A Good Trip across the Irish Sea

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I have just returned from a brief but very pleasant trip to Ireland. A mixture of work and family time, permeated with the rekindling of friendships with those whom we have come to appreciate, love and respect greatly.

Ireland as I have said on many occasions is such a paradoxical place; hospitality and hostility, friendship and feuding, beauty and ugliness, warmth and respect mingle with destructive sectarianism, racism and sexism. A land from where the gospel first came to most of the rest of Britain. A people and place seeped in faith but poisoned in part by a ‘religious spirit’ that substitutes relationships, freedom, grace and community for doctrinal creeds, divisive dogma and schismatic, confining church practices. Posters on church hoardings reflecting the negativity and hardline judgementalism of a fundamentalist church culture and not that of the One whom such posters purport to represent. As I drove through East Belfast to our Community Gathering by the side of the university near the city centre last night, I reflected on these posters with their biblical texts that punctuated my journey. Allegedly communicating ‘Good News’ ~ meaning Gospel, all I gleaned as I drove by them was that of sin, death, judgement and hell and what I must do to be saved. No text from the Gospels themselves, just chosen texts, mostly from Paul’s Letters, mostly from selected verses in Romans chapters 3 and 6 and consequently little or no conveying of God’s love, grace and compassion.

Ireland such a significant place in the formation and expansion of Christianity in the world is now being overwhelmed and undermined by the tides of secularism, materialism and drift away from church, both Catholic and Protestant. A society in many ways so generous and welcoming but whose ways seem too often to be steeped and bound by history, tribal conventions and cultural expectations. In such a context it is hard to be a nonconformist; to think outside the box, to question the status quo. To be different is to court the label of being disloyal, a traitor, deviant or heretic.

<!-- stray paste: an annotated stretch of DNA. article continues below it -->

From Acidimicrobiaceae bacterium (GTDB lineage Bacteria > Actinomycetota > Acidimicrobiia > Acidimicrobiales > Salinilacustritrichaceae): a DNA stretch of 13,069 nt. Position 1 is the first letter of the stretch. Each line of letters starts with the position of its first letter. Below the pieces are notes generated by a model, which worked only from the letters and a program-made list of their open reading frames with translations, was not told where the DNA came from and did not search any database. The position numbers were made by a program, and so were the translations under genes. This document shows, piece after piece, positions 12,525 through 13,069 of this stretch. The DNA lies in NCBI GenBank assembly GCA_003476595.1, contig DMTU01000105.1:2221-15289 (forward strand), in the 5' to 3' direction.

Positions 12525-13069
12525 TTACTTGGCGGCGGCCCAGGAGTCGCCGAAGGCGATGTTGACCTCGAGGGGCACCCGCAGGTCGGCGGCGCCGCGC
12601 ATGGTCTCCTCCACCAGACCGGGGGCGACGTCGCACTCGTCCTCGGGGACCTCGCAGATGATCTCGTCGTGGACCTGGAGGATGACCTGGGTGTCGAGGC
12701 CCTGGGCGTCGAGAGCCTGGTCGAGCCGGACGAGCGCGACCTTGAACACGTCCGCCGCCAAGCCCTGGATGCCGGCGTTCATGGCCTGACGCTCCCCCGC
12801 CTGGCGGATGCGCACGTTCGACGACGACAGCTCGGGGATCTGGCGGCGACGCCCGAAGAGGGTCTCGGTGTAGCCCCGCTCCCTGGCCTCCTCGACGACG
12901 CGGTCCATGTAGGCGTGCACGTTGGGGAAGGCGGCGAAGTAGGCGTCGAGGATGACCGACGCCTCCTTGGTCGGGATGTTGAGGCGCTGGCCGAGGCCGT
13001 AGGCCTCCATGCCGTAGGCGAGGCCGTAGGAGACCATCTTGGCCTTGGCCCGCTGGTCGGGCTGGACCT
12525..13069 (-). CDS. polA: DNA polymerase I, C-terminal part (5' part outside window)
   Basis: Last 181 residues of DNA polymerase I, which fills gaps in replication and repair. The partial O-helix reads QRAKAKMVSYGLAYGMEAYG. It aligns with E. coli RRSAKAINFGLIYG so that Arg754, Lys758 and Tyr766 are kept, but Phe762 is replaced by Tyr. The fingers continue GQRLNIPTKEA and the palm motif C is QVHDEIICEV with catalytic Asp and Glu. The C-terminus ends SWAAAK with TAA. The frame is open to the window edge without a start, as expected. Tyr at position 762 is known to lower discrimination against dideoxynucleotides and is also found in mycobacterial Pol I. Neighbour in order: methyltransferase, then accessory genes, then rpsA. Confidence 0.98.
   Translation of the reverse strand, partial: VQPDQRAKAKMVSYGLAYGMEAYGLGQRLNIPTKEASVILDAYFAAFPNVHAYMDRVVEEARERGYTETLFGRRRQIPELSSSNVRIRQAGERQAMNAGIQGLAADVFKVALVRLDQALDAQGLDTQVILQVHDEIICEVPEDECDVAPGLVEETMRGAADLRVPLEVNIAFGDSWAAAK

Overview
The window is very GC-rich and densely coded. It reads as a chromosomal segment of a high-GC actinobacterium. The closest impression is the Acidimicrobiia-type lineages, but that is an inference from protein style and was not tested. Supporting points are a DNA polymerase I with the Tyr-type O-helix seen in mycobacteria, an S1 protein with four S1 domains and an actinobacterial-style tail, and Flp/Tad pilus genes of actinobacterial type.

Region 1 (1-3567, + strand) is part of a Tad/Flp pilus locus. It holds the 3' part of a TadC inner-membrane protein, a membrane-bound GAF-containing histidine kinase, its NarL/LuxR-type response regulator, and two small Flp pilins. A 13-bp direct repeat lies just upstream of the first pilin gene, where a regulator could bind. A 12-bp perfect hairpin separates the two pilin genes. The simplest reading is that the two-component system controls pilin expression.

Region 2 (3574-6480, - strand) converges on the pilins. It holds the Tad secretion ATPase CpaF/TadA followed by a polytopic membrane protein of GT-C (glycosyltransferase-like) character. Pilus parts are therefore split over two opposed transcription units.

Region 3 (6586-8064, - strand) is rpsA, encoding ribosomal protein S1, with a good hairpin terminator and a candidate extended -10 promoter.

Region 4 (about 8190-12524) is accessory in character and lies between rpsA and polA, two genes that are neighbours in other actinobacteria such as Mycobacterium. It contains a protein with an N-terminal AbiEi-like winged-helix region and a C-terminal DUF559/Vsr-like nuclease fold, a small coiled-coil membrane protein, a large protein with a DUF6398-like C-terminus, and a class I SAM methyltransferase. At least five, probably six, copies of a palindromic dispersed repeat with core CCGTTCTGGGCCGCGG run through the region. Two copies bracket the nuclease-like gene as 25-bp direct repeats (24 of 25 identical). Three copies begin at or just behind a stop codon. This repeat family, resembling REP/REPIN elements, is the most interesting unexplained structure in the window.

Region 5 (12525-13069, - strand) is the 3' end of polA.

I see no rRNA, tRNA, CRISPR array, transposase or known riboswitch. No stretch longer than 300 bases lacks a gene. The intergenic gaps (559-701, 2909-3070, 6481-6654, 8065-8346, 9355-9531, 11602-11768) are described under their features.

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Yet it is in such a context that I have been privileged to witness new shoots, expressions of life and faith that carry hope for this beautiful place and its people. Traits of nonconformity are breaking out and bringing healing and hope.

A ‘community of prayer’ at Saul, (that we were privileged to be part of in its founding), gathering believers from both protestant and catholic traditions every Monday evening to share in Evening Prayer.

Two miles outside Downpatrick, this church was built in 1932, to commemorate Saint Patrick's first church in Ireland. Close by, on the crest of Slieve Patrick is a huge statue of the saint. Bronze panels illustrate scenes from the life of Ireland's patron saint.

The ‘Settling’, a gathering of church and unchurched, several marginalised folk at Ballydugan on Sunday afternoons where people simply meet to talk, eat and work together in the gardens and grounds of Letterfinlay, sharing life stories, supporting one another through welcoming hospitality and listening, supportive hearts.

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A youth initiative and café church established in Downpatrick to reach out to the growing numbers of unchurched young people of the area.

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I was particularly encouraged by the three Community meetings I was part of this week. The conversation with Companions and Friends around the meal table exploring the possibilities of some form of “Community House’ at Ballydugan. A special place, a thin place, which carries with it elements of destiny and seeped over the years in prayer and the presence of believers seeking and serving God.